APFS in Detail

In June of 2016, Apple announced the file system that would be replacing HFS+: Apple File System (APFS). Adam Leventhal wrote a detailed series of posts about what’s coming in the new file system:

Apple announced a new file system that will make its way into all of its OS variants (macOS, tvOS, iOS, watchOS) in the coming years. Media coverage to this point has been mostly breathless elongations of Apple’s developer documentation. With a dearth of detail I decided to attend the presentation and Q&A with the APFS team at WWDC. Dominic Giampaolo and Eric Tamura, two members of the APFS team, gave an overview to a packed room; along with other members of the team, they patiently answered questions later in the day. With those data points and some first hand usage I wanted to provide an overview and analysis both as a user of Apple-ecosystem products and as a long-time operating system and file system developer.

Beyond losing the mass of technical debt accumulated in HFS+, the feature that appeals to me most is encryption becoming a first class citizen. This will be seamless to the end user, but provide for greater security going forward.

Multi-key encryption is particularly relevant for portables where all data might be encrypted, but unlocking your phone provides access to an additional key and therefore additional data.


APFS (apparently) supports constant time cryptographic file system erase, called “effaceable” in the diskutil output. This presumably builds a secret key that cannot be extracted from APFS and encrypts the file system with it. A secure erase then need only delete the key rather than needing to scramble and re-scramble the full disk to ensure total eradication.

Quite interestingly, APFS will be adding I/O QoS:

APFS also focuses on latency; Apple’s number one goal is to avoid the beachball of doom. APFS addresses this with I/O QoS (quality of service) to prioritize accesses that are immediately visible to the user over background activity that doesn’t have the same time-constraints. This is inarguably a benefit to users and a sophisticated file system capability.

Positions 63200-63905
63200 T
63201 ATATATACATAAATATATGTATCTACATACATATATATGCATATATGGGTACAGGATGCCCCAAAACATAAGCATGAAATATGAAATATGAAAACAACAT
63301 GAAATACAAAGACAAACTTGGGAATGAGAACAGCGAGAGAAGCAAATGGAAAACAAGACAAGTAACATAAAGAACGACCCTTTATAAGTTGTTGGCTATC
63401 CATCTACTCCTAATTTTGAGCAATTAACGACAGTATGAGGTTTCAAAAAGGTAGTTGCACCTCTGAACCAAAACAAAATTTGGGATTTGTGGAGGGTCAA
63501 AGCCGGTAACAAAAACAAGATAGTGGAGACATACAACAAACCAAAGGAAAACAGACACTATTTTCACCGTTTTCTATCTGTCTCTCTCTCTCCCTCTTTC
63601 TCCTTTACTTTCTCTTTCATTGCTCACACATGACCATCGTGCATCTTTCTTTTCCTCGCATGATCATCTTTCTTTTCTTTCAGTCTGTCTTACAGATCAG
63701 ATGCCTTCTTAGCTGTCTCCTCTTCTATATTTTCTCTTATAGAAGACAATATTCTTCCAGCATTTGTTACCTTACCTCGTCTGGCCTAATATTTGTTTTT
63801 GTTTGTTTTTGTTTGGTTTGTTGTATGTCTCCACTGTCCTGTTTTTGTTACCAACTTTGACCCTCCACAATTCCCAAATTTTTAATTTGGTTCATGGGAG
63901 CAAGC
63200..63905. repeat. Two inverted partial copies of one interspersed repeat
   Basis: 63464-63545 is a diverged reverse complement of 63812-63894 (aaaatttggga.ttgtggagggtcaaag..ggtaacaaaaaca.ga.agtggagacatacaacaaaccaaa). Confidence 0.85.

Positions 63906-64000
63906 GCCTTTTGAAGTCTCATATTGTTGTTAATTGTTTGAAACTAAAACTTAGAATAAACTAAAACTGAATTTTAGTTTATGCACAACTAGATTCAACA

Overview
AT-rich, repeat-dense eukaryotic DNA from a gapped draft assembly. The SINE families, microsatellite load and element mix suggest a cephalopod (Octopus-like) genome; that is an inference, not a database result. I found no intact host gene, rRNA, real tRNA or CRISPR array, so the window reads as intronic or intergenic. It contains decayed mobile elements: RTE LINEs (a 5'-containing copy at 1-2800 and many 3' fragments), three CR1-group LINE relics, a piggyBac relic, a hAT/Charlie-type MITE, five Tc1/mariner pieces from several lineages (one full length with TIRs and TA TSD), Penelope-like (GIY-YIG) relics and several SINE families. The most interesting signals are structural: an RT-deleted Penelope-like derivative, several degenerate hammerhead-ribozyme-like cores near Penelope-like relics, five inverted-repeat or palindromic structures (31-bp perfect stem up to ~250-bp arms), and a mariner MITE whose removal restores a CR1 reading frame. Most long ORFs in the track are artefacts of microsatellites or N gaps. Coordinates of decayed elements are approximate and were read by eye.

I’m curious to see how much impact this will have in the real world, but conceptually it makes a lot of sense.

I also learned from Adam’s posts that if you want to experiment with prerelease APFS now, there is a bit of humor in avoiding interactive confirmation of the risks associated:

[diskutil] prompts you for interactive confirmation of the destructive power of APFS unless this is added to the command-line: -IHaveBeenWarnedThatAPFSIsPreReleaseAndThatIMayLoseData; I’m not making this up

1Password Adds Support for Intel Secure Enclave

The great folks over at AgileBits are updating 1Password with support for Intel’s SGX Secure Enclave technology.

You might reasonably think that your data is encrypted directly by your Master Password (and your secret Account Key), but there are a number of technical reasons why that wouldn’t be a good idea. Instead, your Master Password is used to derive a key encryption key which is used to encrypt a master key. The details differ for our different data formats, but here is a little ditty from our description of the OPVault data format to be sung to the tune of Dry Bones.

Each item key’s encrypted with the master key
And the master key’s encrypted with the derived key
And the derived key comes from the MP
Oh hear the word of the XOR
Them keys, them keys, them random keys (3x)
Oh hear the word of the XOR

And that is a simplification! But it is the appropriate simplification for what I want to talk about today: Some of our intrepid 1Password for Windows beta testers can start using a version of 1Password 6 for Windows that will have an extra protection on that “master key” described in that song. We have been working with Intel over the past few months to bring the protection of Intel’s Software Guard Extensions (SGX) to 1Password.

Soon (some time this month) 1Password for Windows customers running on systems that support Intel’s SGX will have another layer of protection around some of their secrets.

Having AgileBits keep up to date on the latest security technologies is one of many reasons I use 1Password to store anything I need kept secure. If you aren’t already using a password manager, I can’t recommend 1Password enough.